Chestnuts Anyone?

| 10/8/2014 8:49:00 AM

Country MoonWhen I saw the sign proclaiming “Chestnuts” in front of Rose and Ron Harvey’s U-Pick fruit and vegetable farm just outside Tekonsha, Michigan, I just had to stop. The first thought that came to mind was a big bonfire on a crisp autumn night with good friends drinking mugs of cider and roasting chestnuts over an open fire. Then it occurred to me that I didn’t know the first thing about these intriguing little nuts, the least of which was how to begin roasting them.

So, I stopped for a visit and Ron and Ruth spent the next couple hours educating me about their “fun crop.”

They led me out behind their house to their 1-acre chestnut grove consisting of 68 trees from which they are harvesting this year. The harsh winter of 2013-2014 killed seven mature trees that were more than 21 years old. To keep up with the new demand for chestnuts, they planted 77 new winter-hardy trees on their farm during the spring and fall of 2014. They also planted 100 new trees on their son’s farm, just three miles from theirs.

The Harveys' original trees were started from Chinese Hybrid seedlings that produce a larger variety of nut than the American chestnut. The American variety grew wild in Appalachia and was known for its lumber. They were a big part of the food supply for not only the deer, wild turkeys and other game, but also for the livestock. When the blight killed many of those trees it was a contributing factor to the poverty in that area.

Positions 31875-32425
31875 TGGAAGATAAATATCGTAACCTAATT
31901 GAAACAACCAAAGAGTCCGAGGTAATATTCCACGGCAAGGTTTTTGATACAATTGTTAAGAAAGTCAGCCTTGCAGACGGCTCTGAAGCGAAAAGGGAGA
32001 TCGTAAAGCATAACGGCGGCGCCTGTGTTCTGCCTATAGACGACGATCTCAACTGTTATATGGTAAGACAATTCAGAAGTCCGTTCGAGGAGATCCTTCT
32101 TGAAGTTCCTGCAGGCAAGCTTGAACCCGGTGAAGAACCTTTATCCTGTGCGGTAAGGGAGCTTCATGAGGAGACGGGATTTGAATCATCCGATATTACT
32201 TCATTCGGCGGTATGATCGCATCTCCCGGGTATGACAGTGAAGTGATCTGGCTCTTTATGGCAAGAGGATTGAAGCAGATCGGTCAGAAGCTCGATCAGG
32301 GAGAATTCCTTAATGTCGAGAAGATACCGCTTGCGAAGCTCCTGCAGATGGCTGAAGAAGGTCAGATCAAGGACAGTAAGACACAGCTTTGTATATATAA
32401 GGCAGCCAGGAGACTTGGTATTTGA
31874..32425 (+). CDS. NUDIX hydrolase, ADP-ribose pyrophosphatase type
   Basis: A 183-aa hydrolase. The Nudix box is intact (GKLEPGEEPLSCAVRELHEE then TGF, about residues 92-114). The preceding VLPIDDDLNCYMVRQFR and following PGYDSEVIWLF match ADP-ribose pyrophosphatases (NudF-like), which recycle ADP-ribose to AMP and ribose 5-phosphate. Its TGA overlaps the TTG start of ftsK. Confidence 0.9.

“That’s where grafting comes in,” Ron noted. “You take the best qualities from different varieties and try to make one that is superior to the originals. Sometimes it works and sometimes it doesn’t because rapid freezes sometimes damage trees in low areas and spoil the grafts.”

Looking at the trees, I noticed that all the trunks were painted white about six feet up from the ground. Rose explained, “Chestnut trees are real sensitive and they are prone to sunburn in the winter when the sun reflects off the snow. So, we paint the bark to protect them.”

10/10/2014 5:59:40 AM

Lois, thank you for such an interesting piece. I had no idea how chestnuts were grown, but I can say to peel them is arduous work. I finally discovered that in city grocery stores they are often found as a peeled and ready product (in asceptic packaging) in the kosher section of the grocery store. So I get them that way sometimes. I can't imagine a you-pick chestnut farm, though! What a nice find.

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